jones_supa writes: A Florida woman had been arguing most of the day with her boyfriend, who carried "a large knife". When she attempted to leave the residence to pick up the children from school, the boyfriend grabbed her and took her cell phone. He then accompanied her to pick up the children. Upon returning home, the boyfriend held the rest of the family as hostages. She eventually convinced him to let her use the cell phone to order a pizza which is when she sent the message to Pizza Hut. Being clever, she exploited the comment feature of the app to alert the authorities that she was in trouble. Officers were dispatched both to the Pizza Hut location and to the woman's home, where she and her children were quickly released, unharmed, and the kidnapper was arrested.
Link to Original Source

+ - Visualizations of Rebel Alliances in the UK Government->

Submitted by Anonymous Coward
An anonymous reader writes: I just published this article and thought it might be of interest to Slashdot readers.

It's about a collection visualizations I created based on public voting data from The Public Whip project, which collects and normalizes voting data from the UK House of Commons. The visualizations show relationships between MPs, with a focus on agreement rates, and more interestingly — rebellion.

Link to Original Source
Earth

The World's Most Wasteful Megacity 165

Posted by Soulskill
from the it's-new-york dept.
merbs writes: The world's most wasteful megacity is a densely populated, steadily aging, consumerist utopia where we buy, and throw away, a staggering amount of stuff (abstract). Where some faucet, toilet, or pipe, is constantly leaking in our apartments. Where an armada of commerce-beckoning lights are always on. Where a fleet of gas-guzzling cars still clog the roadways. I, along with my twenty million or so neighbors, help New York City use more energy, suck down more water, and spew out more solid waste than any other mega-metropolitan area.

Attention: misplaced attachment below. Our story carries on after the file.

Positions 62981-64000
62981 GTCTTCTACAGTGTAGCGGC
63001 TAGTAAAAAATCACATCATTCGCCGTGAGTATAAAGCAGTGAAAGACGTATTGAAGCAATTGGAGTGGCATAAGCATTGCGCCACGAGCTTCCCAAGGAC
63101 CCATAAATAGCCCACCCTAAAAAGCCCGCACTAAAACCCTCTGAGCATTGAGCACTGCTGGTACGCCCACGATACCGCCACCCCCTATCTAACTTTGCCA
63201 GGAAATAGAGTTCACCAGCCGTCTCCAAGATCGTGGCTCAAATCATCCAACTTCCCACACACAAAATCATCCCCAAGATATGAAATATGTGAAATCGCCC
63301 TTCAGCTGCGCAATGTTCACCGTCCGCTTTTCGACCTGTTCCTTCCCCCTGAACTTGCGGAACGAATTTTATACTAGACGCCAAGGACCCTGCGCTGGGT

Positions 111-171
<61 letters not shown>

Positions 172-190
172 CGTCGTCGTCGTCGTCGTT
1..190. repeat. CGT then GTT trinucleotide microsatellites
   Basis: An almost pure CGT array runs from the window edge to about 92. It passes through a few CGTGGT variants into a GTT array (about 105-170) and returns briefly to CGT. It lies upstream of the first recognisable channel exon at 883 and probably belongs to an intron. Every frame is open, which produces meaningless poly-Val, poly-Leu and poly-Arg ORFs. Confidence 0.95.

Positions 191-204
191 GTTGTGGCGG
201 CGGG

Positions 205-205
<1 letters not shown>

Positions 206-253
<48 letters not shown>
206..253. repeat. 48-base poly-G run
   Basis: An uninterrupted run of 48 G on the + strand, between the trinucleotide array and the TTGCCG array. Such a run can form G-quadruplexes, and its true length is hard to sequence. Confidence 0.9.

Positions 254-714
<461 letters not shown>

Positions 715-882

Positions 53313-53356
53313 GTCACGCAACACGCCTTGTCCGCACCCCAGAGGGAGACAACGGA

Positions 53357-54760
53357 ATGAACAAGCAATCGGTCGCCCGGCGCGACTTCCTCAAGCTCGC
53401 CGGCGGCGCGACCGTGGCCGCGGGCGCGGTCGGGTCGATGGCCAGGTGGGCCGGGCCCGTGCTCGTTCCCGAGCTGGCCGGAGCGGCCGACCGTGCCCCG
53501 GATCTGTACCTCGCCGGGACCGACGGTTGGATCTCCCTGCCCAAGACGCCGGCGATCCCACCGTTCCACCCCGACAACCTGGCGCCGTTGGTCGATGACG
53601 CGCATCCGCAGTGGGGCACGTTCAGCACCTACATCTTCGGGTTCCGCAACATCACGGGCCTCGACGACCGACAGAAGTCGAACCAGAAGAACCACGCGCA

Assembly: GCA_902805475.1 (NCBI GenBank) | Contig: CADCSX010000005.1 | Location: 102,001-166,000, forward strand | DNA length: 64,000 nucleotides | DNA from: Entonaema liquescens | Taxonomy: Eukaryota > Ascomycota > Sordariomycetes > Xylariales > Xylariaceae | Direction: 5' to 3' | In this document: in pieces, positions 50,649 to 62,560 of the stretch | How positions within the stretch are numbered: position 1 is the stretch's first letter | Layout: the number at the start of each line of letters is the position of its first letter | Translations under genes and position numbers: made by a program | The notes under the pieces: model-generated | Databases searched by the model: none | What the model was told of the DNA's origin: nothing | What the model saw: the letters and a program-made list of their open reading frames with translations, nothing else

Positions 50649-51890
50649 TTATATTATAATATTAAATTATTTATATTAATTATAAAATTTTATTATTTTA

+ - The World's Most Wasteful Megacity

Submitted by merbs
merbs writes: The world’s most wasteful megacity is a densely populated, steadily aging, consumerist utopia where we buy, and throw away, a staggering amount of stuff. Where some faucet, toilet, or pipe, is constantly leaking in our apartments. Where an armada of commerce-beckoning lights are always on. Where a fleet of gas-guzzling cars still clog the roadways. I, along with my twenty million or so neighbors, help New York City use more energy, suck down more water, and spew out more solid waste than any other mega-metropolitan area.

We cannot command nature except by obeying her. -- Sir Francis Bacon